Coleman Sued Over Hazardous Heaters

Two lawsuits filed last month in federal court in Washington State seek to hold Coleman responsible for a series of carbon-monoxide-related deaths. At issue are Coleman’s PowerMate 5045 propane heaters, which plaintiffs claim have a defect that “produces deadly levels of carbon monoxide.”

Coleman, a division of Jarden Corporation, is one of the most popular brands of outdoor and camping equipment. The first suit against the company was filed on behalf of a 5-year-old boy who lost his parents and his sister to CO poisoning while they were sleeping this past May. The other was filed by a woman whose husband and father both died from carbon monoxide poisoning on a hunting trip in September. In both cases, the Coleman heater had been employed. (Coleman has discontinued production of the allegedly faulty model, but roughly 1 million of those heaters, or similarly designed ones, remain in use.)

Seattle attorney Jeffery Campiche, one of the lawyers representing the plaintiffs, cited “Coleman’s callous disregard of the carbon monoxide deaths.” “Humans cannot detect carbon monoxide,” he notes. “It is colorless, odorless and flavorless. If Coleman cared about the lives of the people who buy their products, they would recall their deadly heaters and snap on an ODS (oxygen depletion sensor). That simple fix would cost Coleman little and require minimal effort. Instead, their dangerous heaters have brought heartbreak to wives, husbands, parents, brothers, sisters, and children left to deal with unnecessary tragedy.”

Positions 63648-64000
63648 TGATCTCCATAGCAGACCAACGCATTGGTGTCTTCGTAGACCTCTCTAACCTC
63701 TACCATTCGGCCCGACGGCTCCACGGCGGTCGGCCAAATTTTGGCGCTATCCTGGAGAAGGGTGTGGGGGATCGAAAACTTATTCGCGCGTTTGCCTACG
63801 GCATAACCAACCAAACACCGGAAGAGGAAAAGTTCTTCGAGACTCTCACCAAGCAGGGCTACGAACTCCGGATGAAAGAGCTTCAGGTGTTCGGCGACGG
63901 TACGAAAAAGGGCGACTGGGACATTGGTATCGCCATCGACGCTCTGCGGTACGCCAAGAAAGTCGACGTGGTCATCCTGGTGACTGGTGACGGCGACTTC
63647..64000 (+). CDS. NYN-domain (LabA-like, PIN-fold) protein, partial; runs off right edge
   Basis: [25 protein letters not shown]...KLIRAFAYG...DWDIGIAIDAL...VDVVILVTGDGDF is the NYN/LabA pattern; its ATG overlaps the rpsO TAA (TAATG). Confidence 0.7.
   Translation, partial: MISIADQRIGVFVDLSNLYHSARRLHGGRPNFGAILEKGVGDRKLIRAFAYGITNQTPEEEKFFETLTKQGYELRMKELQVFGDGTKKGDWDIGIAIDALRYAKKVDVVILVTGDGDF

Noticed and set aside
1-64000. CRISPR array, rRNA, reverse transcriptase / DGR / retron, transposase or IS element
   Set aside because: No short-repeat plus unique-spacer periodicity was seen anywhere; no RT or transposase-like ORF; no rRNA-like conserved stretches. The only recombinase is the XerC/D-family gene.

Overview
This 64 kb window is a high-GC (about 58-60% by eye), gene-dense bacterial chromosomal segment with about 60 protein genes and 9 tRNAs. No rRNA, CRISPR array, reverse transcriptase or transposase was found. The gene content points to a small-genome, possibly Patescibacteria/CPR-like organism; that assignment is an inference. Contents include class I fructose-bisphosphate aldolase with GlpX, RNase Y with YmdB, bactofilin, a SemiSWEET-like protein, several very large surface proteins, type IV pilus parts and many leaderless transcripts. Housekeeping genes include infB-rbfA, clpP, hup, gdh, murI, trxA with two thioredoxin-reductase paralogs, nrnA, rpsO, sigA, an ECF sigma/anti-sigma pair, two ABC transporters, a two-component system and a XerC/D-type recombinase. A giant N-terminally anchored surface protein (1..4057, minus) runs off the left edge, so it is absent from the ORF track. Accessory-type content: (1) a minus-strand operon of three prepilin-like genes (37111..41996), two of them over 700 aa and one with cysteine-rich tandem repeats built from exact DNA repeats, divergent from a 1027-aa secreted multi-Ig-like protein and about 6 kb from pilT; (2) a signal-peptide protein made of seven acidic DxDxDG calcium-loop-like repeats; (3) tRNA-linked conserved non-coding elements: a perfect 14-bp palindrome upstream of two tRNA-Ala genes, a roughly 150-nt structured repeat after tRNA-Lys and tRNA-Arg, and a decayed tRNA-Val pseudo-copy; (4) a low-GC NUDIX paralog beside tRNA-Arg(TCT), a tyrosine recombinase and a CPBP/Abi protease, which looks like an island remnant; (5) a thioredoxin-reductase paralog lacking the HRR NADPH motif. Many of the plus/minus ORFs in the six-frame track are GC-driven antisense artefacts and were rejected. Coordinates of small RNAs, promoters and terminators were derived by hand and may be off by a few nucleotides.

Added plaintiffs’ attorney Michael Blue, “The dangers of CO poisoning have been well known for centuries. Oxygen Depletion Sensor technology has been in use for 50 years. If Coleman spent even a fraction of their marketing budget on making these heaters safe, lives would be saved.” Blue also claimed that “safe, alternative designs were available to Coleman that would have shut off the heaters before they produced fatal levels of carbon monoxide.”

Coleman has been facing an increasing amount of scrutiny over the propane heaters. In the small town of Packwood, Washington, seven people have died due to CO poisoning, including five last year, and each of the victims had used a Coleman heater. Families of the Packwood victims have sent a letter to the Consumer Safety Protection Commission asking for a mandatory recall of the products.

Coleman has already reached a settlement in a lawsuit filed on behalf of two victims from Packwood, although terms of that settlement are not known.

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